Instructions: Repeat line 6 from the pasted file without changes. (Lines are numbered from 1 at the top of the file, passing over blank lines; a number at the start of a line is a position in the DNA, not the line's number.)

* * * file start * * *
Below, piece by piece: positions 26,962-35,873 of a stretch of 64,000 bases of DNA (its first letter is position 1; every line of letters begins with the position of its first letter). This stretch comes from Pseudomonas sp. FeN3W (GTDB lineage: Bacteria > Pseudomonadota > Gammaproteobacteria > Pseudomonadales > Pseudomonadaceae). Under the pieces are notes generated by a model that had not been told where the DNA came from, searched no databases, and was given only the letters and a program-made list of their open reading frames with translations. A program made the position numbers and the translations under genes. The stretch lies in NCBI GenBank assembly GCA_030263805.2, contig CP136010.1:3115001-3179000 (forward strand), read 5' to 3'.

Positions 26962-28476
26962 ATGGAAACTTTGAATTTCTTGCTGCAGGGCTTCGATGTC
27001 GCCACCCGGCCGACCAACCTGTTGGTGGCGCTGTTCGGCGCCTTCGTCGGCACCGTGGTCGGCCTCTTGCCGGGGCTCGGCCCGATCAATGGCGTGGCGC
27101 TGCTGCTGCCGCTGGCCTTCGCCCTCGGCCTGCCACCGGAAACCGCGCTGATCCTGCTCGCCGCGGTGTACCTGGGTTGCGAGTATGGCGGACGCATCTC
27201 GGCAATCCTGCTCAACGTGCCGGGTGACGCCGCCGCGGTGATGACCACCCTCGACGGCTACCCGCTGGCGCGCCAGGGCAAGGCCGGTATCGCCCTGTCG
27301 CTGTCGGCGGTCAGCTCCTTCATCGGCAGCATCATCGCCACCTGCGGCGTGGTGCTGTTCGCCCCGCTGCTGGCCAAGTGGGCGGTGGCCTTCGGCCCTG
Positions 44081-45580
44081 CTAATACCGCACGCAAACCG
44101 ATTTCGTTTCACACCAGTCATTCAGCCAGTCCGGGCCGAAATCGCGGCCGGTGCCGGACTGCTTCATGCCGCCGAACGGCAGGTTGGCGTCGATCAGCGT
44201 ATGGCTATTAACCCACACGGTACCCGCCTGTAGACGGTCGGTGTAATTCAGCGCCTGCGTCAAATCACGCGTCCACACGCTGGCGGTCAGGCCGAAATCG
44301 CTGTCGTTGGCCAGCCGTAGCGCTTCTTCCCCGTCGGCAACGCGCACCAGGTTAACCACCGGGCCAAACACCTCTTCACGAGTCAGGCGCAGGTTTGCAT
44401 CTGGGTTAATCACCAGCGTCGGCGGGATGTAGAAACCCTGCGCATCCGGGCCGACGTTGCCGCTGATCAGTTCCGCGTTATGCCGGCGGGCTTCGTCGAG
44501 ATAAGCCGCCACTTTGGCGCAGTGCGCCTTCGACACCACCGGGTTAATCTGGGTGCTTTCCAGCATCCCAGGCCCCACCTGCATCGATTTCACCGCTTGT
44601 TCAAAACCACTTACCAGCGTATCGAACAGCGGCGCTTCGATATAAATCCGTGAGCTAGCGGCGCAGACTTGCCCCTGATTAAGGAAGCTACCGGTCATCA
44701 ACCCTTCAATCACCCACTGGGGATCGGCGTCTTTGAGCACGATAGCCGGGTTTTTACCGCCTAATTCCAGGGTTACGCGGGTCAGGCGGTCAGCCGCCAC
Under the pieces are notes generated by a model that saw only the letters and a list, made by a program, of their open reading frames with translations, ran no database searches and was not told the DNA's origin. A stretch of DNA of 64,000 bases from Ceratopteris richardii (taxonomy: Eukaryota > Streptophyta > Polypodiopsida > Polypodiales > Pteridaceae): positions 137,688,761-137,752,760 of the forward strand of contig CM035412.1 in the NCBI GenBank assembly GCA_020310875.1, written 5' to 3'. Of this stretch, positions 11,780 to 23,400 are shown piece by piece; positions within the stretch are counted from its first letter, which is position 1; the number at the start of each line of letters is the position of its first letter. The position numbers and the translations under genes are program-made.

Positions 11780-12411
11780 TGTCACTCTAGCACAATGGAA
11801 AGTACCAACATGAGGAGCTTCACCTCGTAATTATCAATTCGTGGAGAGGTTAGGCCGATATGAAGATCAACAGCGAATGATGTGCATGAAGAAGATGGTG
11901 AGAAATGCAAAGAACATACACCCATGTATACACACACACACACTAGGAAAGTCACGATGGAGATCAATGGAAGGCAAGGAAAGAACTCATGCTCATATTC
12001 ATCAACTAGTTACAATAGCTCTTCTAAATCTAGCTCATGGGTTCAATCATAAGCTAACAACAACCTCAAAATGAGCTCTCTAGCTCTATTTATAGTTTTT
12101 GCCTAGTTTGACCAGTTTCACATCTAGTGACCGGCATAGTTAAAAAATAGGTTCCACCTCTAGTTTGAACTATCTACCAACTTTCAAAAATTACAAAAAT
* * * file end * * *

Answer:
27201 GGCAATCCTGCTCAACGTGCCGGGTGACGCCGCCGCGGTGATGACCACCCTCGACGGCTACCCGCTGGCGCGCCAGGGCAAGGCCGGTATCGCCCTGTCG